One Million Moms anti-Ellen, anti-gay stance insanely out of touch
By RICHARD ROEPER email@example.com February 15, 2012 6:50PM
Updated: March 17, 2012 10:26AM
Right off the bat, I don’t believe the One Million Moms organization has a million moms.
Prove me wrong, Million Moms. Show me proof you’re a million mom-strong and I’ll share your evidence with the readers.
And then I’ll shudder, and then I’ll pray. Because if there really are more than 1 million mothers that believe JCPenney should fire Ellen DeGeneres as a spokesperson, wow — that’s a serious amount of bigotry right there.
“JCPenney Offends Traditional Families Again,” reads the headline from One Million Moms — an offshoot of the misnamed American Family Association, which should call itself, “If Your Family Doesn’t Fit Our Definition, We’ll Judge You.”
“Recently JCPenney announced that comedian Ellen DeGeneres will be their company’s new spokesperson,” reads the manifesto from One Million Moms. “Funny that JCPenney thinks that hiring an open homosexual spokesperson will help their businesses when most of their customers are traditional families. More sales will be lost than gained unless they replace their spokesperson quickly. . . .
“DeGeneres is not a true representation of the type of families that shop at their store. The majority of JCPenney shoppers will be offended and choose to no longer shop there.”
Really? If the majority of “traditional” families would boycott JCPenney over the Ellen issue, imagine the vast roster of stores, designers, movies, TV shows, automobiles, etc., etc., those same families would have to avoid in order to be consistent with the thought process of the One Million Moms.
Come on. If you’re anti-gay, what are you doing listening to Lady Gaga, who’s pro-gay? How can you justify watching any of the hundreds of TV shows and movies created by and/or starring homosexuals? And you better check all the labels on your clothes so you can throw out anything that was designed by one of the gays.
DeGeneres issued a statement about the controversy that read in part, “Here are the values I stand for: I stand for honesty, equality, kindness, compassion, treating people the way you want to be treated and helping those in need. To me those are traditional values.”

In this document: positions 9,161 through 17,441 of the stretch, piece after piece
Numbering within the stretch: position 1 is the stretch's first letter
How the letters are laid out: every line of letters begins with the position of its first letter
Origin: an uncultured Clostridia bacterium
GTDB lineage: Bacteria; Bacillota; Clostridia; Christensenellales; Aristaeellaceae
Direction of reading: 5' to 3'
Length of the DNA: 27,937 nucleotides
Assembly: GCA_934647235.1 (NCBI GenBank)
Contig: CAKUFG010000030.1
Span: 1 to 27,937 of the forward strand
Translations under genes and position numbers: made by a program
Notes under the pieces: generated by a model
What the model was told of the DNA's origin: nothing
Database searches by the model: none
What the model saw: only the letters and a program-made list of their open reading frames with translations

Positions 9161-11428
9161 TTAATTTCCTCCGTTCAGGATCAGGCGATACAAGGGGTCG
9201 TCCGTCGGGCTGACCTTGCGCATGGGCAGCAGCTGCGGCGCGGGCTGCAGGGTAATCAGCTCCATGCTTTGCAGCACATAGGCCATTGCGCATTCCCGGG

Geez. She’s so gay.
Commentators from Bill O’Reilly to Howard Stern have defended Ellen. O’Reilly compared the campaign to McCarthyism. Stern talked about a recent Rolling Stone article detailing a horrific rash of teen suicides and some astonishingly obtuse policies regarding gays in Michele Bachmann’s district. This led to a classic Howard rant against Bachmann and Rick Santorum.
In an email to supporters, Bachmann said “the direction that America is headed requires serious discussion by serious people, and Howard Stern is not a serious person.”
That’s true. He’s a funny person — a funny person who believes everyone should be treated equally, that politicians and “family” organizations should stop obsessing over gay issues and think about focusing their energies on the real obscenities of the world, like children going to bed hungry. (Why are they never as offended by starvation as they are by “Glee”?)
It’s amazing. Here were are in 2012, and we still have organizations and politicians ignoring the reality that homosexuality is not a “lifestyle choice.” These bigots rely on selected passages from a book that was written by men in an entirely different world to justify their fear and loathing for all things gay.
There’s no doubt — none — that decades and centuries from now, those who fought against equal rights for gays in the 21st century will be regarded with the same head-shaking wonderment as those who fought against civil rights in the 1960s, or a woman’s right to vote in the early part of the 20th century. Future generations will read about the One Million Moms and the Bachmanns of the world and say, “How could they have been so obviously wrong and so insanely out of touch?”
In “The Help,” set in the early 1960s, the villainess believes whites and blacks should have separate bathrooms because blacks carry “different kinds of diseases” that could easily spread if you let the maid use the family bathroom. In Bachmann’s home district in the 2010s, a school district’s policy prohibited teachers from even acknowledging homosexuality so as not to “encourage kids to try it, turning straight kids gay,” Rolling Stone wrote.
One of the anti-gay organizers in Minnesota recently wrote a letter to the editor saying, “Open your eyes, people. What if a 15-year-old is seduced into homosexual behavior and then contracts AIDS?”
How is that woman any less foolish and ignorant than the fictional racist in “The Help”?